Our society tends to swing both ways when it comes to lumping religions: We say either that all are basically good, or that at their "fundamentals" they promote violent extremism.
Profile information is trickling in on Norwegian terrorist Anders Behring Breivik. We are being told he is Christian and conservative, and that his livelihood is from Breivik Geofarm. By some, Breivik has been called a "Christian fundamentalist."
Is Breivik a Christian fundamentalist a geofarming fundamentalist or crazy? For that matter, was Osama bin Laden a Muslim fundamentalist or crazy?
How can we decide if a person is a fundamentalist? Should we assume every violent person is a fundamental practitioner of whatever demographic group they belong to? Or the reverse, that every fundamental practitioner is at least potentially violent?
This may seem overly obvious, but I propose that a fundamentalist is one who believes and practices their fundamental principles.
Sure, we can and should look at the general way the creed has been practiced over time, the good and bad that have been done by its adherents. But of fundamental importance are the foundational teachings. Look back to the roots -- not the recent spin or politically correct version. What do the primary the source documents say? Are practices based on the principles?
We tend to find it easier to accept preprocessed opinion than to read source documents. Granted, this makes us better able get a superficial grasp on a lot of material, but for deeper understanding we should look directly to the source.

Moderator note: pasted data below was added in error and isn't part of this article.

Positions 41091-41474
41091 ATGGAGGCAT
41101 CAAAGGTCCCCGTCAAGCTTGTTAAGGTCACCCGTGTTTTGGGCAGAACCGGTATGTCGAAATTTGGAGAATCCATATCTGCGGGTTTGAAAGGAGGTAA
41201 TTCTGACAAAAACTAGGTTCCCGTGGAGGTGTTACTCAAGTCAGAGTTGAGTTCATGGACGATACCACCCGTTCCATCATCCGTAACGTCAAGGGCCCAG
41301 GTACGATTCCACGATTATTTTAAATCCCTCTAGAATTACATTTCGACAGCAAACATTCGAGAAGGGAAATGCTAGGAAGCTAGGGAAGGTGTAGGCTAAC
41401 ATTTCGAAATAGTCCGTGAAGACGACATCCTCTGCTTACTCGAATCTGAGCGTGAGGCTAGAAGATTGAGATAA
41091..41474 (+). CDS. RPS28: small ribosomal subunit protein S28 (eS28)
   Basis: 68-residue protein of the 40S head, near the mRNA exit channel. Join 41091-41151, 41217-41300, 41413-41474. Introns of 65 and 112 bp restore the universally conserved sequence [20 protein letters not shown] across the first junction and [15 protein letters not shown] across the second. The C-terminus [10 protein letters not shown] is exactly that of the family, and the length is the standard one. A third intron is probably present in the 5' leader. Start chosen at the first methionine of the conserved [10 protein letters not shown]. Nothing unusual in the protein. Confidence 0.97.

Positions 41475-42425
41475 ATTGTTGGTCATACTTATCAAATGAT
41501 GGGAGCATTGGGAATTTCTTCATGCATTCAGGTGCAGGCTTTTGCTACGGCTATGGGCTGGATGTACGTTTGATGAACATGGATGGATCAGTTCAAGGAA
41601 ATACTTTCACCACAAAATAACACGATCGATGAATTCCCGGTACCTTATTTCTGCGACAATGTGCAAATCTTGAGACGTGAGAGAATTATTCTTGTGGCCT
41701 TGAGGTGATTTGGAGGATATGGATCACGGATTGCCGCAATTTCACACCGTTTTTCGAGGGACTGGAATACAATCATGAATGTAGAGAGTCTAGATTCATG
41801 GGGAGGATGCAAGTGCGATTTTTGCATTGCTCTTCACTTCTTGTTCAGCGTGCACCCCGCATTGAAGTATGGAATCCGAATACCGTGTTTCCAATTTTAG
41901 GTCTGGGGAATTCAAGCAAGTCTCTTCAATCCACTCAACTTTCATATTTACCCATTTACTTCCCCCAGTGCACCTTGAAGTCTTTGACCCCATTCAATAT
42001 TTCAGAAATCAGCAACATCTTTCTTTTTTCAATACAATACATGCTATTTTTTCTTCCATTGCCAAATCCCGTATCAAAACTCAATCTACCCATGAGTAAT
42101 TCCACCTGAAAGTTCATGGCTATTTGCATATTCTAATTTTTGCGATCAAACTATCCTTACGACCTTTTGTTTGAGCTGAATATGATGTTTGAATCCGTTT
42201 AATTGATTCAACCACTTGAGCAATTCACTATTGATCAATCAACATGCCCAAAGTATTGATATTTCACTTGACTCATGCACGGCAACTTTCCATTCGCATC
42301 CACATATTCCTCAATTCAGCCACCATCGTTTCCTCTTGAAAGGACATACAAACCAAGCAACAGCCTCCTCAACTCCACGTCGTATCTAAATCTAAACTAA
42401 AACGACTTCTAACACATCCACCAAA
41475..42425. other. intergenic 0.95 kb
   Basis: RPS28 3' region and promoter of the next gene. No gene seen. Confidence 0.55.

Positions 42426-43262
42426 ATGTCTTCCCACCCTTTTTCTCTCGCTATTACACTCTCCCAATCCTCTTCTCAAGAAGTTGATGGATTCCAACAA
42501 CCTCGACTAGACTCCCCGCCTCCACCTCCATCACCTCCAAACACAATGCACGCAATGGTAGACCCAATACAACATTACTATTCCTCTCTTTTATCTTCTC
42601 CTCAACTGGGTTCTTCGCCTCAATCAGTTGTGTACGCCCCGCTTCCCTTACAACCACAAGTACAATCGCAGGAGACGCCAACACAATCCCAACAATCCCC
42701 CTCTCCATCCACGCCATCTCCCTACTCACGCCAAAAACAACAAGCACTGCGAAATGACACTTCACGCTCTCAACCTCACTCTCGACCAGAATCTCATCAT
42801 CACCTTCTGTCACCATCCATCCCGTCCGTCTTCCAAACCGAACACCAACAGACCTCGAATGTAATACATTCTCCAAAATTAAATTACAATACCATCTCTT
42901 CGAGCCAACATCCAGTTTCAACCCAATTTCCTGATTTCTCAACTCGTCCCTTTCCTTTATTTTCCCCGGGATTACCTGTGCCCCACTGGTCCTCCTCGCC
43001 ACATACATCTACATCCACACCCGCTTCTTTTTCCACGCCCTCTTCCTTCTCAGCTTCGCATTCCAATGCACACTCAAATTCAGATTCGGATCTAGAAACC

Does a creed or religion in its most fundamental source document, its holy book, teach a violent manifesto? I'm not saying do they record violent deeds, but rather, do they teach promoting the religion by force? Do the lifestyle and teachings of its leader or prophet encourage violent enforcement of the belief?
Can we document a violent manifesto of world domination by whatever means necessary as taught by Jesus Christ, Moses or Buddha from the source documents of these faiths?
In America, we have a chance to learn about everything. We aren't obliged to accept what our parents believed or what we were taught at school. But before we call someone a fundamentalist or choose a creed for ourselves, shouldn't we look into what the fundamentals of that religion or creed really are?
For more information: TerryKelhawk.com
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